Isn't computing the "tractable error" in Restricted Boltzmann Machines (RBM) intractable?

Let $v \in \{0,1\}^M$ be the visible layer, $h \in \{0,1\}^N$ be the hidden layer, where $M$ and $N$ are natural numbers. Given the biases $b \in \Re^M$, $c \in \Re^N$ and weights $W \in \Re^{M \times N}$, the energy and probability of an RBM is given by:

Energy, $E(v,h; b,c,W) = -b^T v - c^T h - h^T W^T v$

Probability, $p(v, h; b, c, W) = \frac{e^{-E(v,h; b,c,W)}}{Z}$

where $Z = \sum_{v,h} e^{-E(v,h; b,c,W)}$

The negative log likelihood error for a Restricted Boltzmann Machine (RBM) is given by:

$\mathcal{L}(b,c,W) = \frac{1}{T} \sum_{t=1}^{T} \left( -\log \sum_{h} e^{-E(v^t, h; b,c,W)} \right) + \log Z$

where:

$T$ is size of training dataset; and

$v^t$ represents $t^{th}$ data point in the training dataset

It is clear that computing $Z$ (and hence $\log Z$) is intractable because we have to sum over $2^{M+N}$ configurations of $v$ and $h$ - exponential time algorithm.

However, shouldn't computing $\sum_{h} e^{-E(v^t, h; b,c,W)}$ be intractable as well? Aren't we summing over all the $2^N$ configurations of $h$ here? If say $N = 64$, then we are already reaching exascale computations ($2^{64} = 1.84 \times 10^{19}$)!

Yes, calculating $\sum_{h} e^{-E(v, h)}$ does include summing over $2^N$ possible configurations of the hidden vector $h$. However you don't need to actually calculate it:
If we have the negative log likelihood function $$\mathcal{L}(W, c, b) = - \frac 1T \sum_{t=1}^T \log\left(p(v^{(t)})\right)$$ where $p(v^{(t)}) = \frac 1Z \sum_h e^{-E(v^{(t)},h)}$, we don't need to calculate $\mathcal{L}(W, c, b)$ directly, instead we want to minimize it using gradient descent. Using $\theta$ as the full parameter vector instead of $W, c, b$ for simplicity, we get: $$\begin{array}{ll} \nabla\mathcal{L}(\theta) &\displaystyle = \frac{\partial}{\partial\theta} \left(- \frac 1T \sum_{t=1}^T \log\left(p(v^{(t)})\right)\right) \\ &\displaystyle= \frac 1T \sum_{t=1}^T \left( \sum_h p(h \mid v^{(t)}) \frac{\partial E(v^{(t)},h)}{\partial\theta} - \sum_h\sum_vp(v,h)\frac{\partial E(v,h)}{\partial\theta} \right) \end{array}$$ The first term of the difference above is the expected value of $\frac{\partial E(v^{(t)},h)}{\partial\theta}$, given a specific visible vector (i.e. a training example) $v^{(t)}$. This can easily be calculated for each parameter $W, c, b$.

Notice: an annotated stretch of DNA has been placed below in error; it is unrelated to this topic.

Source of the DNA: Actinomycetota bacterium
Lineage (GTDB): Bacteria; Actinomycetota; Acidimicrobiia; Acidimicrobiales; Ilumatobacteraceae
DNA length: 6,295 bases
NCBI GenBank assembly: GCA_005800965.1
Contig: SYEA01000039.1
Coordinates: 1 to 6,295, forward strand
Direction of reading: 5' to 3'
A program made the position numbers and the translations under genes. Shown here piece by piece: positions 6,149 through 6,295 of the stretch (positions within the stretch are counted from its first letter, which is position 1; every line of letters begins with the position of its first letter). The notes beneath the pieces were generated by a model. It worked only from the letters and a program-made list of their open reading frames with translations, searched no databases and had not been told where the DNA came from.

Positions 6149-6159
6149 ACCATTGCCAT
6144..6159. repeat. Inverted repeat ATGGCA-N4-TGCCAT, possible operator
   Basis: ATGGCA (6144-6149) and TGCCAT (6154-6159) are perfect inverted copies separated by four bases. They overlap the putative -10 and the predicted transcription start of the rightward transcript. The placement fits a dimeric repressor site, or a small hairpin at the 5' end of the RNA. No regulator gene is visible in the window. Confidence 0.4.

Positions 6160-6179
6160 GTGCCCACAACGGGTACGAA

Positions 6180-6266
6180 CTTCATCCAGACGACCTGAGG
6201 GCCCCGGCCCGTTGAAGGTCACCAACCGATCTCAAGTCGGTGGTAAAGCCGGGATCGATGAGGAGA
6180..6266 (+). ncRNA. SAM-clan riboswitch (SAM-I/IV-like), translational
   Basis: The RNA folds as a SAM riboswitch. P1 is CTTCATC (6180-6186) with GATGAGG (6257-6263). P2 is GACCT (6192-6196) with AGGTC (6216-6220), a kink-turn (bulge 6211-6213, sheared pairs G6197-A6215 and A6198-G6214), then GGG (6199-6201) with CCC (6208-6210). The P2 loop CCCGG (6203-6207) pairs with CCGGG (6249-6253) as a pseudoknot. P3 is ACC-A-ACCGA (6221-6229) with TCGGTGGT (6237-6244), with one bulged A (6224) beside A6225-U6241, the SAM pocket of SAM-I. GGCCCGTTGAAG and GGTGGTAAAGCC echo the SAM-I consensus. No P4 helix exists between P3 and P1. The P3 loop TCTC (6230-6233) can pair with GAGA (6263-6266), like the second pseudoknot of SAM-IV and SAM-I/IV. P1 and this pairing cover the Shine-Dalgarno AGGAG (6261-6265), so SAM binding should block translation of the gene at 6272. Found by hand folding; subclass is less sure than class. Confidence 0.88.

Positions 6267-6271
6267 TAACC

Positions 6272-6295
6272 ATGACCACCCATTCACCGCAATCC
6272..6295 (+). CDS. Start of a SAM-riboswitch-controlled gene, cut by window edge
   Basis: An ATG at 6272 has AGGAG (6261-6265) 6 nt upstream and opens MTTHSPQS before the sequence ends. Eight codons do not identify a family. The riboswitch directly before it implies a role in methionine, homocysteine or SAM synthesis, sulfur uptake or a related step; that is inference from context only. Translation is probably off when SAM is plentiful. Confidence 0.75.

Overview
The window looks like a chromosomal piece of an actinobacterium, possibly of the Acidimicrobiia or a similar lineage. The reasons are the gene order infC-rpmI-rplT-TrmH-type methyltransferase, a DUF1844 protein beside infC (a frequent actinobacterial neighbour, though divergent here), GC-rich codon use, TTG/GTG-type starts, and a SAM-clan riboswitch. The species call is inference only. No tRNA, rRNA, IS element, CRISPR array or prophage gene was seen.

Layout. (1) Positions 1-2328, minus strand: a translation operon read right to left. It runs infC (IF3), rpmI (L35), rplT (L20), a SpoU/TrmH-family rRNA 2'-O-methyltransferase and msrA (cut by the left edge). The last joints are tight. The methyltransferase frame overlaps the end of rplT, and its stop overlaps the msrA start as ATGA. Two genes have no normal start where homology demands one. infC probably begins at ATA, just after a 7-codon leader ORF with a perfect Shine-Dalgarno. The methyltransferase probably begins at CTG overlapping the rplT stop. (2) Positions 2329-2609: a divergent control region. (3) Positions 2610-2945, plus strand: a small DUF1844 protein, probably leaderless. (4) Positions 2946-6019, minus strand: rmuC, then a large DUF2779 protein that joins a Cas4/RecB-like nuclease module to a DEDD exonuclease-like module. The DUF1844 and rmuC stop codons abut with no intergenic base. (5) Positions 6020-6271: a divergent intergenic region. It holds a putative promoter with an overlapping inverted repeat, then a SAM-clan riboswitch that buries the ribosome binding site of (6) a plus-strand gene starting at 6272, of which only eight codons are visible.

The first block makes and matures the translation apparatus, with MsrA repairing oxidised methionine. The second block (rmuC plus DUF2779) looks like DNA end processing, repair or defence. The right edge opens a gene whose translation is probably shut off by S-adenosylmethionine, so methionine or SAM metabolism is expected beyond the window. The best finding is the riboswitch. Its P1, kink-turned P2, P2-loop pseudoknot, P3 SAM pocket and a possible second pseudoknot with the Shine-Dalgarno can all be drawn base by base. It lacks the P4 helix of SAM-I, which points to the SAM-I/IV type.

The second term is the expected value of the energy, calculated over the full distribution of the RBM. Unfortunately, this is again intractable. Here, the contrastive divergence algorithm by Hinton comes in useful: we run Gibbs sampling for a number of steps and estimate the second term using the resulting states $\tilde{v}$.